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far as he knows, is to be received from any one Book in our Language.

In order to render his Work of greater service, he has generally referred to the Books which he consulted, as far as he remembers them; that the Readers might be directed to any farther illustration which they afford. But, as such a length of time has elapsed since the first Composition of his Lectures, he may, perhaps, have adopted the sentiments of some Author into whose Writings he had then looked, without now remembering whence he derived them.

In the opinions which he has delivered concerning such a variety of Authors, and of literary matters, as come under his confideration, he cannot expect that all his Readers will concur with him. The subjects are of such a nature, as allow room for much diversity of taste and sentiment: and the Author will respectfully submit to the judgment of the Public.

RETAINING the simplicity of the Lecturing Style, as best fitted for conveying

instruction,

instruction, he has aimed, in his Language, at no more than perspicuity. If, after the liberties which it was necessary for him to take, in criticising the Style of the most eminent Writers in our Language, his own Style shall be thought open to reprehension, all that he can say, is, that his Book will add one to the many proofs already afforded to the world, of its being much easier to give instruction, than to set example.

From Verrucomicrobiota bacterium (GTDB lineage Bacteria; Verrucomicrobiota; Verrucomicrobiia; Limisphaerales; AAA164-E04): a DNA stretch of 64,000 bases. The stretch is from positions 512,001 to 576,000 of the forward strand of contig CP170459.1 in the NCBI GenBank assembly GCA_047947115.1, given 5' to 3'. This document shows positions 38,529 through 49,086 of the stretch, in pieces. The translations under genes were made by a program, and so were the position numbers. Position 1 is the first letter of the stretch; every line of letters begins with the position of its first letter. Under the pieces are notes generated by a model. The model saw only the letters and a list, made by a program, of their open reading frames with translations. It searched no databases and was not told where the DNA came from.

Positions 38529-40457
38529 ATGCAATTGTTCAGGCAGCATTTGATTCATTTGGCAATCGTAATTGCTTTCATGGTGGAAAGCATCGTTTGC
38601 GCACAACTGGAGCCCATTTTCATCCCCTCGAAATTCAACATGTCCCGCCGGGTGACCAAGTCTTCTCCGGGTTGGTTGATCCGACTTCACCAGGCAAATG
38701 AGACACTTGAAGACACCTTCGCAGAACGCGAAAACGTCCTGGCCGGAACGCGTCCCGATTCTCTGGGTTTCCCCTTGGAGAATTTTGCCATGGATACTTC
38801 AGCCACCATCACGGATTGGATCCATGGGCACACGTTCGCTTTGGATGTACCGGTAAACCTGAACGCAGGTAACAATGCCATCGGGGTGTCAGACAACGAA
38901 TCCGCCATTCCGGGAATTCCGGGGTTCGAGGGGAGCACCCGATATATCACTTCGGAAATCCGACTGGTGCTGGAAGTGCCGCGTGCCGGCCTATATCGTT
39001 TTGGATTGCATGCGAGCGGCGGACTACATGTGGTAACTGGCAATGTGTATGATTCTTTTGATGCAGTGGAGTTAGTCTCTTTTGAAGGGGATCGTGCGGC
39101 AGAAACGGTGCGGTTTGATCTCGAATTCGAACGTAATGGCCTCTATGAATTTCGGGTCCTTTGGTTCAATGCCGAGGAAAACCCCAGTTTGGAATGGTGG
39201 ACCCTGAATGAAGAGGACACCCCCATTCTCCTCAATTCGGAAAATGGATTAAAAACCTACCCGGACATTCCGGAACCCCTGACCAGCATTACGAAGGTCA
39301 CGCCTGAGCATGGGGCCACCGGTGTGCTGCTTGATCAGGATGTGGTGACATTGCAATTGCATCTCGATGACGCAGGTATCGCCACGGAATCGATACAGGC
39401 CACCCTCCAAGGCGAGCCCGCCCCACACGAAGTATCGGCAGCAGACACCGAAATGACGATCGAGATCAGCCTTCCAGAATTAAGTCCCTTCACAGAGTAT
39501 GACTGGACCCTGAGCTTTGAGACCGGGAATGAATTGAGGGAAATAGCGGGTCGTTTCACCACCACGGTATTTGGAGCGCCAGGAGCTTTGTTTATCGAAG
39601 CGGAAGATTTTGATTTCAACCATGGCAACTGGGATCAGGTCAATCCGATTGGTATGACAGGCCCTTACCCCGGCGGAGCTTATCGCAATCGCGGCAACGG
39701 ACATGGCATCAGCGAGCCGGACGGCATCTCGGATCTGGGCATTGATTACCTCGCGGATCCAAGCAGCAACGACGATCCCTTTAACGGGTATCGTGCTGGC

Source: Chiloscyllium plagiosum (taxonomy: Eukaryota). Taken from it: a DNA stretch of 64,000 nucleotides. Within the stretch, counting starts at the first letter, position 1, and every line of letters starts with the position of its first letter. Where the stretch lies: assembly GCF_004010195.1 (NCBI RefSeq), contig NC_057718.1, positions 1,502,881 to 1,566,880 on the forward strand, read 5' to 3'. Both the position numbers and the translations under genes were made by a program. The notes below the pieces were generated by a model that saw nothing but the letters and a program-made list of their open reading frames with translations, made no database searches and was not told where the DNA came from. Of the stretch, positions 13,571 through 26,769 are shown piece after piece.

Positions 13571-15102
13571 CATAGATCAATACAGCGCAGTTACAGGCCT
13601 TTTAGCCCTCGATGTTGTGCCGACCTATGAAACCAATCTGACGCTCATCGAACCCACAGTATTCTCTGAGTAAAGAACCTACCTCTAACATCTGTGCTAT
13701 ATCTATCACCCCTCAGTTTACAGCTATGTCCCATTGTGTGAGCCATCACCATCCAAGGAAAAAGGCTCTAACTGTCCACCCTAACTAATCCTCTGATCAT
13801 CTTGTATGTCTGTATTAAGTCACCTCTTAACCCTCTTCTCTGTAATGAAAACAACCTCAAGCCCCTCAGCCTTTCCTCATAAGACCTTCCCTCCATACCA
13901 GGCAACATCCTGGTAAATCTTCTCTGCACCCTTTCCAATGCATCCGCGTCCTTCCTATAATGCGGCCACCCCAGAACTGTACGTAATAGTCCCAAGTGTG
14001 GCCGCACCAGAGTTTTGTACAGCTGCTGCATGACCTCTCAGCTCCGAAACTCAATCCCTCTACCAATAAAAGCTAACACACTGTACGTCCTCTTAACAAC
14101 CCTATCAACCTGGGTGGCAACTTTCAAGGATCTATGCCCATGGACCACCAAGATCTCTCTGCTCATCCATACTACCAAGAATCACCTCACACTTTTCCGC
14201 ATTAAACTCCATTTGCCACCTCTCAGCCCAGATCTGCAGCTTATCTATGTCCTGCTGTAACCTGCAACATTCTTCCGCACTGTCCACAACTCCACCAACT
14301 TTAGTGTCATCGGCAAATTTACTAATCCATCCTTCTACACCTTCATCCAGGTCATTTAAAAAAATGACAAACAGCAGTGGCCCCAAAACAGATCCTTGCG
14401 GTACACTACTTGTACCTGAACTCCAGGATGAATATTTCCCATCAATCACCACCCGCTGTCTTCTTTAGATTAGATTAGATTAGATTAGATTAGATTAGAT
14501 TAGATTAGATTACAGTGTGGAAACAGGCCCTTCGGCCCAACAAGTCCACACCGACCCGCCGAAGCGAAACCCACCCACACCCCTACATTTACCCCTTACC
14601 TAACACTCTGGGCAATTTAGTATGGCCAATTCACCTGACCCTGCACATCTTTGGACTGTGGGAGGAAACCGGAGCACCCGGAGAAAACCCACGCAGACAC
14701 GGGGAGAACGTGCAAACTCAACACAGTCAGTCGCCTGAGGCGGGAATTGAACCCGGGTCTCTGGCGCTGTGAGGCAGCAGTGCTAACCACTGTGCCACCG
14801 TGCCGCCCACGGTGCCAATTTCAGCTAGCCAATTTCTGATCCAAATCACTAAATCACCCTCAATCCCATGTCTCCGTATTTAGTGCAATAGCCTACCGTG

LECTURE I.

INTRODUCTION.

I.

O lege

NE of the most distinguished privi- É É C T. leges which Providence has conferred

upon mankind, is the power of communicating their thoughts to one another. Deftitute of this power, Reason would be a folitary, and, in some measure, an unavailing principle. Speech is the great instrument by which man becomes beneficial to man: and it is to the intercourse and transmission of thought, by means of speech, that we are chiefly indebted for the improvement of thought itself. Small are the advances which a single unaffifted individual can make towards perfecting any of his powers. What we call human reason, is not the effort or ability of one, so much as it is the result of the reason of many, arising from lights mutually comVol. I.

B

municated,

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